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Architecture

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Architecture, Sports

Bethpage Black Course

The Bethpage Black Course is a public golf course at Bethpage State Park on Long Island, New York. Opened in 1936, it was designed by Bethpage State Park superintendent Joseph H. Burbeck, who was also responsible for the park's Blue and Red Courses in the mid-1930s. Brief consultation was also provided by noted golf architect A.W. Tillinghast. It is the most difficult of Bethpage's five courses, and is known for the warning sign at the first tee, placed in the early 1980s, which reads "The Black Course Is An Extremely Difficult Course Which We Recommend Only For Highly Skilled Golfers."

Architecture

Chernobyl New Safe Confinement

The New Safe Confinement is a structure built to contain the remains of the No. 4 reactor unit at the Chernobyl Nuclear Power Plant near Pripyat, Ukraine, destroyed during the Chernobyl disaster in 1986. The structure also encloses the temporary "sarcophagus" built around the reactor immediately after the disaster. It will prevent the release of contaminants from the existing shelter and protect it from any external influence.

Art, Architecture

Renaissance

The Renaissance is a period in European history, covering the span between the 14th and 17th centuries and marking the transition from the middle ages to modernity. The traditional view focuses more on the early modern aspects of the Renaissance and argues that it was a break from the past, but many historians today focus more on its medieval aspects and argue that it was an extension of the middle ages.

Architecture

Chernobyl Nuclear Power Plant

The Chernobyl Nuclear Power Plant is a closed but not yet fully decommissioned nuclear power plant near the Ukrainian city of Prypiat, 14.5 kilometers (9 mi) northwest of the city of Chernobyl, 16 kilometers (10 mi) from the Belarus–Ukraine border, and about 110 kilometers (68 mi) north of Kiev.

Architecture, Sports

Wanda Metropolitano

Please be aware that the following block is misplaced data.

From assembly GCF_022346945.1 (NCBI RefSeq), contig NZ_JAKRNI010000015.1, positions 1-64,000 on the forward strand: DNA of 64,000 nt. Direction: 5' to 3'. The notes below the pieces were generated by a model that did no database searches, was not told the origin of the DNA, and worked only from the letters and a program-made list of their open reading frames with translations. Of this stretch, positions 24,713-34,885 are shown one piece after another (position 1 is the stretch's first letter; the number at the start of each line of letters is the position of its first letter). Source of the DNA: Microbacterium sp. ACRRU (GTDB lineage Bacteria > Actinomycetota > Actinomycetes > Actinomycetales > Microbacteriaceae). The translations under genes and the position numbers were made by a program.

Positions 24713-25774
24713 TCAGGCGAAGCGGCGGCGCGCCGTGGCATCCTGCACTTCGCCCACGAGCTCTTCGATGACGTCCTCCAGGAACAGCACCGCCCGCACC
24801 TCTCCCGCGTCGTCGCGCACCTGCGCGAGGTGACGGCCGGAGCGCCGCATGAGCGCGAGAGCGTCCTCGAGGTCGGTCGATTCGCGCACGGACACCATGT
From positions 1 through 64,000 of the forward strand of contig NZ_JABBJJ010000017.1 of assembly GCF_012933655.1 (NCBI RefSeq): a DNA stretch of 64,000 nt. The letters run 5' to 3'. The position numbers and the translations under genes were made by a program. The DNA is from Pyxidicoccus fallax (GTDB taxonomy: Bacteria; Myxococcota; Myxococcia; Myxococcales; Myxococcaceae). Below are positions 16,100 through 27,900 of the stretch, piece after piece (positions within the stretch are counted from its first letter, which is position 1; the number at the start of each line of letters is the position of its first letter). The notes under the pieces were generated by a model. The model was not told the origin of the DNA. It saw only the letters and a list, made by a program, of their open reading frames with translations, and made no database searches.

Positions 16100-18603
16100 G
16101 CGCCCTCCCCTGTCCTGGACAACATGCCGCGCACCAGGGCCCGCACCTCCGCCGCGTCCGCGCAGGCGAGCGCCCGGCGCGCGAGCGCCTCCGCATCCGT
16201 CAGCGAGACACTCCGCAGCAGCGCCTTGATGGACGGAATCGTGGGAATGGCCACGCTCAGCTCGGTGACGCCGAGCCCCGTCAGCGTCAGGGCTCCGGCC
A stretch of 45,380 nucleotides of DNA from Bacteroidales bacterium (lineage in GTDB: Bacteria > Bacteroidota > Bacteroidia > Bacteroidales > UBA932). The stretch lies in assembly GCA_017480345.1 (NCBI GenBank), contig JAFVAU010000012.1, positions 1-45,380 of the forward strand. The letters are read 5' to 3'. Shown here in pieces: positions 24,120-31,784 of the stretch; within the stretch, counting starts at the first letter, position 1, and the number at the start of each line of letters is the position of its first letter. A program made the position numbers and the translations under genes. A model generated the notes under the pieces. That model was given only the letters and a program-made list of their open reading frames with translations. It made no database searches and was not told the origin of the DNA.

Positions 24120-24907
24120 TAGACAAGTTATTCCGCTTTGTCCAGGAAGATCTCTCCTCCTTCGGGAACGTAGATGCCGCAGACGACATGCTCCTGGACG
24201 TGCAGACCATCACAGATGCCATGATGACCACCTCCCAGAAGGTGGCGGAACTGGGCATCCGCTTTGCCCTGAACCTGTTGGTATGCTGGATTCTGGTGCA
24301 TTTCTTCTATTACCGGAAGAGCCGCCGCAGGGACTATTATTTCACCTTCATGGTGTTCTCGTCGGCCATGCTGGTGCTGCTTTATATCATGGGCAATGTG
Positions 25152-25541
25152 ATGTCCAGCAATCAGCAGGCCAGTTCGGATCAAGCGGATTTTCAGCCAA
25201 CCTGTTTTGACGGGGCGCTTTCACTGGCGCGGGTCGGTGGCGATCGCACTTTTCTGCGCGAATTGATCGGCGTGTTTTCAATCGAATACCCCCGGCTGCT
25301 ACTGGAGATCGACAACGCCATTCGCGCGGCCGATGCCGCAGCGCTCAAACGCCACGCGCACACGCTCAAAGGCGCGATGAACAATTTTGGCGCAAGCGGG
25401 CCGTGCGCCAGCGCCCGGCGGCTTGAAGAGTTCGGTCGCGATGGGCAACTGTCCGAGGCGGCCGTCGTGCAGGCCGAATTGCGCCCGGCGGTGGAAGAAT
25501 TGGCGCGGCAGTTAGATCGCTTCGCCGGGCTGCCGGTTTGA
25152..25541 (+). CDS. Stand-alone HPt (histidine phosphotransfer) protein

Metropolitano Stadium, also referred as Wanda Metropolitano for sponsorship reasons, is a stadium in Madrid, Spain. It has been the home stadium of Atlético Madrid since the 2017–18 season. It is located in Rosas neighbourhood in the San Blas-Canillejas district.

Architecture

Statue of Liberty

The Statue of Liberty is a colossal neoclassical sculpture on Liberty Island in New York Harbor in New York, in the United States. The copper statue, a gift from the people of France to the people of the United States, was designed by French sculptor Frédéric Auguste Bartholdi and its metal framework was built by Gustave Eiffel. The statue was dedicated on October 28, 1886.

Architecture, Sports

Baku Olympic Stadium

Baku Olympic Stadium, is a 68,700-seat stadium, designed and constructed to meet the international standards for stadiums set by the Union of European Football Associations (UEFA), the International Federation of Association Football (FIFA) and the International Association of Athletics Federations (IAAF). It is the largest stadium in Azerbaijan.

Architecture, Traveling

Notre-Dame de Paris

Notre-Dame de Paris, often referred to simply as Notre-Dame, is a medieval Catholic cathedral on the Île de la Cité in the 4th arrondissement of Paris. The cathedral is consecrated to the Virgin Mary and considered to be one of the finest examples of French Gothic architecture. Its pioneering use of the rib vault and flying buttress, its enormous and colourful rose windows, as well as the naturalism and abundance of its sculptural decoration set it apart from the earlier Romanesque style. Major components that make Notre Dame stand out include one of the world's largest organs and its immense church bells.

Architecture

Burj Khalifa